We have retained the essential elements of the original design of the Planter’s Chair. The long sweeping seat merging into the laid back rest. These angles ensure optimum comfort when relaxing back into the chair. Traditionally the front legs were turned and we have retained that element. We have done away with the folding footrests in line with our safari lodge and hotel customer wishes.
The original designs had the seat and back were covered with wicker. This tends to wear quite easily so we made a decision to replace the wicker with tough sail rope that still provides a very comfortable seat but will last indefinitely.
History of the Planter’s Chair
The Planter’s Chair originated in mid nineteenth century in India during the time of the British Raj rule. It was very popular on the tea plantations of south and east India, but soon spread to other parts of Empire, where it adorned the verandas colonial officials and plantation owners. Their inclusion in the ‘Army and Navy’ catalogue of 1907 under ‘Barrack Furniture and Camp Equipment’ ensured that they were exported to British Colonies around the world. They were also known as Plantation Chairs.
We use two very fine African hardwoods to build our Planter’s Chair. Zambezi Teak is exceptionally hard and attractive. It has a beautiful rich red brown colour and varied grain. The tough nature of Zambezi Teak results in furniture of exceptional durability. African Mahogany, also known as chamfuti locally, has a more uniform but equally compelling red-brown colour. Mahogany is the timber traditionally used to build Campaign Furniture. You may prefer mahogany for true authenticity!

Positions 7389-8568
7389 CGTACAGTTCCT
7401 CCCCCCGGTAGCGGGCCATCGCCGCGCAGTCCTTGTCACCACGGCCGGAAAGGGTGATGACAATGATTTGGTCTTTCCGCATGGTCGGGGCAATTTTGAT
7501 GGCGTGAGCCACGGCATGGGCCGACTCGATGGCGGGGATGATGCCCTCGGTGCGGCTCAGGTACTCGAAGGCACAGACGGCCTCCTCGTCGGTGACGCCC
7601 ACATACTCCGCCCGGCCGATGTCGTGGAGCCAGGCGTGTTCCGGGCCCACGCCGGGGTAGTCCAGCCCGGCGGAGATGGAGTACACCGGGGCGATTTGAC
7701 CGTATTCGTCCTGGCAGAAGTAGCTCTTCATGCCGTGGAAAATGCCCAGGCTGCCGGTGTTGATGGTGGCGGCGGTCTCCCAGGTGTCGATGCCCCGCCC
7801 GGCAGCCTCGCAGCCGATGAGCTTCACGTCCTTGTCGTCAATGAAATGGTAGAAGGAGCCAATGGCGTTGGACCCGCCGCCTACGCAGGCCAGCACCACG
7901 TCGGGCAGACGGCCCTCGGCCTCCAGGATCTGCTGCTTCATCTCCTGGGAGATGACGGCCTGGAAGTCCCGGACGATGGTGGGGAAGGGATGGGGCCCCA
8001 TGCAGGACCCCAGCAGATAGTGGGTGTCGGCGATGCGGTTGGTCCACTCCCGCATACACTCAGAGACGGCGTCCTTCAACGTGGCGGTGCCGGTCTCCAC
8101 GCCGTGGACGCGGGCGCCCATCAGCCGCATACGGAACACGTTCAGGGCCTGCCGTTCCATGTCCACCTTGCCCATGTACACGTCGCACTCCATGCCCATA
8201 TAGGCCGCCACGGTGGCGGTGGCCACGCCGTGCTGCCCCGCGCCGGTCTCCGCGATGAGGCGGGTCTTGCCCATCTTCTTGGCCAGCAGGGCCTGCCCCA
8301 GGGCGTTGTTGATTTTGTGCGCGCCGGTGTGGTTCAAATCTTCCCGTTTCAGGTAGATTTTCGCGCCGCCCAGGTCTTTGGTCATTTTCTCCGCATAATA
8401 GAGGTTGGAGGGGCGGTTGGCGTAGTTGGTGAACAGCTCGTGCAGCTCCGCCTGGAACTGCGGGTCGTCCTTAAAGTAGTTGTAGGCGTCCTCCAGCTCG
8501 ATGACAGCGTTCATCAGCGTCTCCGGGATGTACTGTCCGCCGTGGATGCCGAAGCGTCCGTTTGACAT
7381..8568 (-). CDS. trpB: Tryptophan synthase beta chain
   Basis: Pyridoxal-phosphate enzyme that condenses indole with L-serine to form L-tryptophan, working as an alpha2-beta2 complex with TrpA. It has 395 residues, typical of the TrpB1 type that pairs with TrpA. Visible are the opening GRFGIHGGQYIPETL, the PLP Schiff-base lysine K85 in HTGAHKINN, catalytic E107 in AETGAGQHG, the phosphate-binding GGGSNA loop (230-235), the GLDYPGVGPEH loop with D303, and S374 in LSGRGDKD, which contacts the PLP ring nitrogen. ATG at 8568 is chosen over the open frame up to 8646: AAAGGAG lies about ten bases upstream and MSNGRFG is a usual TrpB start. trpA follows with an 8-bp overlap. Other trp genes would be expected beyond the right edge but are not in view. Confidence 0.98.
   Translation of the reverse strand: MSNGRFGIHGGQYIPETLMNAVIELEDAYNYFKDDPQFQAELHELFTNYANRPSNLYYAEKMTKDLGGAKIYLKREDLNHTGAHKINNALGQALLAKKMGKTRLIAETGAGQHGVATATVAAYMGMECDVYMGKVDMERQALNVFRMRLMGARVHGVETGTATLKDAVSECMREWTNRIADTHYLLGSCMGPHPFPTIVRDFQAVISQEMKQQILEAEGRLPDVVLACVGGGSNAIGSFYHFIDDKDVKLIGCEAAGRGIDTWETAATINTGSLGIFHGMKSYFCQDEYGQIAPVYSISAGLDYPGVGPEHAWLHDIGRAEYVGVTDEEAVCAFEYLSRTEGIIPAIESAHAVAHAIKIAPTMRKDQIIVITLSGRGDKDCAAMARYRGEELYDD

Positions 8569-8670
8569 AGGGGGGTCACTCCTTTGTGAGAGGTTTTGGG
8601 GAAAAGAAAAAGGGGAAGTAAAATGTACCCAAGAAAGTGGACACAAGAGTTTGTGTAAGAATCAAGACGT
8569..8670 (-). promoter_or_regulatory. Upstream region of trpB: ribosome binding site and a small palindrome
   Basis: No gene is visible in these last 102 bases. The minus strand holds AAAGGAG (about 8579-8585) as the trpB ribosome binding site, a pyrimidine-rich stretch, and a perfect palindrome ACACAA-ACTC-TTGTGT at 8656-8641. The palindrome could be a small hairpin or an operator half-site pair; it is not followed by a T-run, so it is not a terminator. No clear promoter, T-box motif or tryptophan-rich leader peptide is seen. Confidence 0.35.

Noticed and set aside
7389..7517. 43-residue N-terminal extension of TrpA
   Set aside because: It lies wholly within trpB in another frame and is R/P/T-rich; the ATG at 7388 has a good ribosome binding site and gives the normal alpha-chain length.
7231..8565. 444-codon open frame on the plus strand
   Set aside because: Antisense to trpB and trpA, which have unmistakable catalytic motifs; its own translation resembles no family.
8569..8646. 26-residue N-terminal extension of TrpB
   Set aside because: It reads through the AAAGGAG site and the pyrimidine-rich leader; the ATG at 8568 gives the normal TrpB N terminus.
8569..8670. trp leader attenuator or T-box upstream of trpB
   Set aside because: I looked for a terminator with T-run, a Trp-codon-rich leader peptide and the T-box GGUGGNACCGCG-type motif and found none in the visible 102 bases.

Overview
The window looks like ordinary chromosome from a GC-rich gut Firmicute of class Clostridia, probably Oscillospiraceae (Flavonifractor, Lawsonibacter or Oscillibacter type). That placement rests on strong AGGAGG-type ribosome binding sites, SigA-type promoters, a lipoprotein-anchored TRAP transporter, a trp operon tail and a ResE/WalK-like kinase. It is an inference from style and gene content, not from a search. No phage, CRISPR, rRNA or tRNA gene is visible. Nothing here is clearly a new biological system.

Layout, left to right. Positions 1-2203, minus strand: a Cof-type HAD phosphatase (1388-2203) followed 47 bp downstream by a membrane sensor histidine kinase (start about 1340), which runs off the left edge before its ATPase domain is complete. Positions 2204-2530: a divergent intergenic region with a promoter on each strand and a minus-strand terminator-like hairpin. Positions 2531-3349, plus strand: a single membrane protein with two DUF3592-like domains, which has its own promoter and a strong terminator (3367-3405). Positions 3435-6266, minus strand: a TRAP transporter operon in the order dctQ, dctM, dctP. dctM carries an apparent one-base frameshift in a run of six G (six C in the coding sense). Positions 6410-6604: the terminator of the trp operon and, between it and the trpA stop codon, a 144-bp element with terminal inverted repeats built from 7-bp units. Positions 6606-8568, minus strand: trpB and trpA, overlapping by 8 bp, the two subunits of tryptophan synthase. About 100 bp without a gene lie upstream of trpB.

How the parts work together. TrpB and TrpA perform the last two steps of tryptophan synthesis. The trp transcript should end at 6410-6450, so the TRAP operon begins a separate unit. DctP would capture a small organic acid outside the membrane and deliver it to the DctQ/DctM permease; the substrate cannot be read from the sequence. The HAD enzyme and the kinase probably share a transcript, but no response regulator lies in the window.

Every veranda in the land should have a brace of Planter’s chairs at the very least. They add great atmosphere and comfort to safari lodges and upmarket hotels. An oiled finish is ideal if you wish to leave your chairs out of doors. The Planter’s chair is an excellent alternative to the Mzilikazi or Zambezi Morris Chairs.
1. Zambezi Teak, 2. African Mahogany